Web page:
It was on 22 December 1985, during a conference given at the Rockdale town hall in Sydney, that our venerable founder announced: “The Society is going to open up a seminary in Australia!” This news was greeted with an enthusiastic applause.
In June 1986, Archbishop Lefebvre wrote to one of his priests, asking him to look for prefabricated buildings and a piece of land to put them on, in order to start the seminary. The investigations began. They resulted in the purchase of a piece of land in Eudio, Queensland, in February 1987, along with some prefabricated rooms in Yarraman. But 92 objections were raised against the project. The efforts of Fathers Hogan, Esposito, and Abdoo to quiet those objections at a public meeting of the community Council of Maroochy Shire ended in failure. Another piece of land was acquired in June at Tanawha, but by then the prefabricated rooms had been sold to a gold mining company! On 4 November, Father Lionel Héry, who had been appointed the first professor of the seminary, arrived and celebrated the first solemn high Mass at Tanawha. But the price quoted for construction on the site proved to be too costly!
Then, Father William Welsh arrived from India in February 1988, having been appointed the first superior of the seminary. The then superior general, Fr Franz Schmidberger, came to visit in March, and the decision was made to rent a motel for a while in Nanango, Queensland. On 19 March 1988, the feast of St. Joseph, the first academic year began with a respectable number of 13 seminarians: 10 Australians, two New Zealanders, and one Indian.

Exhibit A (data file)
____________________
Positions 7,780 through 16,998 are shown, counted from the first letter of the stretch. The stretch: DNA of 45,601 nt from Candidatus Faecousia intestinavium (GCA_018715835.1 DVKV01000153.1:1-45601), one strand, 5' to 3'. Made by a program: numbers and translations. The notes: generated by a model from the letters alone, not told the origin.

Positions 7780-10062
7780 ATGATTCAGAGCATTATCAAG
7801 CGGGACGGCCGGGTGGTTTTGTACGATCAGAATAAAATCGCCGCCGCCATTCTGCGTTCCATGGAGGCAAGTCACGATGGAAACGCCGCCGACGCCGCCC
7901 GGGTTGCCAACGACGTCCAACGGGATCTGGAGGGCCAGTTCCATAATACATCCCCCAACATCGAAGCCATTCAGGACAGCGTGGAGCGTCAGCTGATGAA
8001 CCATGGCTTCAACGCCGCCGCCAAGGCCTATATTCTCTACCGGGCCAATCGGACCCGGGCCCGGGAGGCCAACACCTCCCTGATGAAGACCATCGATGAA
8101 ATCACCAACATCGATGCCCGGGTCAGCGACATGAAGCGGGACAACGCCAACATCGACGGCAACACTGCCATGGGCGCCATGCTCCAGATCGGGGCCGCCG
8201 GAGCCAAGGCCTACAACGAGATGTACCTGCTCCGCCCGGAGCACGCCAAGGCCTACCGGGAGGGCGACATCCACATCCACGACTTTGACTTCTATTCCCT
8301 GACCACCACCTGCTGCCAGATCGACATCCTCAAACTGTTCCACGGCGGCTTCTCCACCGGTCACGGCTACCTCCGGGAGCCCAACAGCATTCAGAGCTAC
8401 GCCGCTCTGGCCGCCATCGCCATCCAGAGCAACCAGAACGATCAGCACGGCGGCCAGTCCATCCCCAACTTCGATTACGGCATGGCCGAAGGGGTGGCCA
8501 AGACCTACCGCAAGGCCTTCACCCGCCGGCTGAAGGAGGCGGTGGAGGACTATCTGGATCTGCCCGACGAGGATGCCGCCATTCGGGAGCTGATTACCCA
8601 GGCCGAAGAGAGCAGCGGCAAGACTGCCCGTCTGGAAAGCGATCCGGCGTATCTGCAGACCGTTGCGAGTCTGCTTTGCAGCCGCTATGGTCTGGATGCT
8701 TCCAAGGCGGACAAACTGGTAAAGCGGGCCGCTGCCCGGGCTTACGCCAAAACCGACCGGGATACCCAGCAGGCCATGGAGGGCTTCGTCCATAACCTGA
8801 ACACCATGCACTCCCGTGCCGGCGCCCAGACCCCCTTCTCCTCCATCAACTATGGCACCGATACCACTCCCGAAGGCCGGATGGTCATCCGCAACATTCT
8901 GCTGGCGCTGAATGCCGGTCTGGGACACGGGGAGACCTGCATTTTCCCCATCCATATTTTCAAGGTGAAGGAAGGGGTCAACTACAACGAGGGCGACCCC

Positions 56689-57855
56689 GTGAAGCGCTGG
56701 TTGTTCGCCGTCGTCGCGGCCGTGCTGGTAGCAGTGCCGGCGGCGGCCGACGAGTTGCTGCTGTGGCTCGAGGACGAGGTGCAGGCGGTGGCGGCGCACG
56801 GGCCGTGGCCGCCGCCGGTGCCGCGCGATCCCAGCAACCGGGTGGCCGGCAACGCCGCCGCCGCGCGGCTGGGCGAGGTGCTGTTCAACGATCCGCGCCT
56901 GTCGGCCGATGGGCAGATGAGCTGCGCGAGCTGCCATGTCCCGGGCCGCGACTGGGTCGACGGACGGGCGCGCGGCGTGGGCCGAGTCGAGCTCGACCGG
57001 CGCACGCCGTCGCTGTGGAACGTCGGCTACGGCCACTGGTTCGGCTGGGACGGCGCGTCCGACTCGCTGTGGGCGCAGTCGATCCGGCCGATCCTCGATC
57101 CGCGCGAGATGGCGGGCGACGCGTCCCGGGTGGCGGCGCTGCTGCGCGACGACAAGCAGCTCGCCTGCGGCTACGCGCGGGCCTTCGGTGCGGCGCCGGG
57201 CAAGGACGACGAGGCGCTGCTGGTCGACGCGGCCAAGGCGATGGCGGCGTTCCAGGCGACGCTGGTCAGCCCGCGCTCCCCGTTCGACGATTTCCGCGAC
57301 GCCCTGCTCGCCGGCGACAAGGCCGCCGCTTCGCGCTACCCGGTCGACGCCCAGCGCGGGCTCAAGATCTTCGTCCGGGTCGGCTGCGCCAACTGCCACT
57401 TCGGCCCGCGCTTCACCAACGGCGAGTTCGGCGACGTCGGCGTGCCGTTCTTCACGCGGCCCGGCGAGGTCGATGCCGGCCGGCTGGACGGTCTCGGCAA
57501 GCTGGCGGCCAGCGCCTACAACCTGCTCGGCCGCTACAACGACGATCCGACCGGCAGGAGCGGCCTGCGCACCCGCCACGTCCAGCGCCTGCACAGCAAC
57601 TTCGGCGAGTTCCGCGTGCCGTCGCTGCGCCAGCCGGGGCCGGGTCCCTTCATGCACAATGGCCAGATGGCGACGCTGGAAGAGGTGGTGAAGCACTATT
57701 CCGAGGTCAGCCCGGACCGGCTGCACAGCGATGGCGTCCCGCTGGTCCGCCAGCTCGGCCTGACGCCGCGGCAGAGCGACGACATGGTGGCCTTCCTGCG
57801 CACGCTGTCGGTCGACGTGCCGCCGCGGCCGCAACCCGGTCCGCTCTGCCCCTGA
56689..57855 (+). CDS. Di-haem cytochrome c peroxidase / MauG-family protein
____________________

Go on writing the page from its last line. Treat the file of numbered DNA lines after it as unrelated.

A few months later, the seminary moved to a group of houses in the suburbs of Nanango. The first taking of the cassock took place on 14 August at the Society’s church in Brisbane, with 13 seminarians and one brother taking the cassock.
Providentially, Mr. and Mrs. Abdoo found a former college of the Christian Brothers, St. Michael’s Agricultural College, 25 km from Goulburn, on 12 May 1988. The college had been sold to a drug rehabilitation organization called “We Help Ourselves” and had fallen into a very lamentable state of disrepair. After some negotiations, the Society bought the complex on 8 July and began the work of repairing the buildings (work that continues to this day!). On 30 November 1988, the house became Holy Cross Seminary, and the first tonsure ceremony was held on 8 December.
On 12 February 1989, Father James Peak arrived from Flavigny to take charge as rector, replacing Father Welsh. He would continue as rector for 11 years, completing his term in December 1999. During this time, there were between three and four priests stationed at the seminary, who generally had charge of quite a small number of seminarians. There were several reasons for this small number: the difficulty of obtaining visas for foreign candidates; the high rate of attrition among the candidates entering; the sending off of seminarians who had completed three years of formation to other seminaries; and the small number of candidates entering from the demographic area assigned to Holy Cross. In 1991, for instance, there were only three seminarians! Nine years later, the seminary was in a similar condition, with only four seminarians in formation.
Despite these difficulties, Holy Cross Seminary persevered through the years. Fr Coenraad Daniels took over from Fr Peek in 2000, and Fr Peter Scott came in 2002 to seize the reins. In order to help make better use of the resources available at the seminary, Fr Scott opened a minor seminary, effectively a high school boarding school, in 2002. He also extended the seminary programme to a full formation, including theology as well as philosophy and so leading all the way to ordination.
As a result, Holy Cross was blessed with having its first priestly ordination ceremony in December 2005, with 1 Australian and 3 Filipinos being ordained. After that year, 3 were ordained in 2006, 1 in 2007, 3 in 2008, 2 in 2009, 2 in 2015, and 3 in 2016, with the seminary briefly closing down the theologate again from 2010 to 2012. During that time, the minor seminary was also discontinued.
Fr Vicente Griego became rector in 2008, to be replaced by Fr Daniel Themann in 2015. Happily, today, Holy Cross is thriving with a student body averaging around 20 seminarians.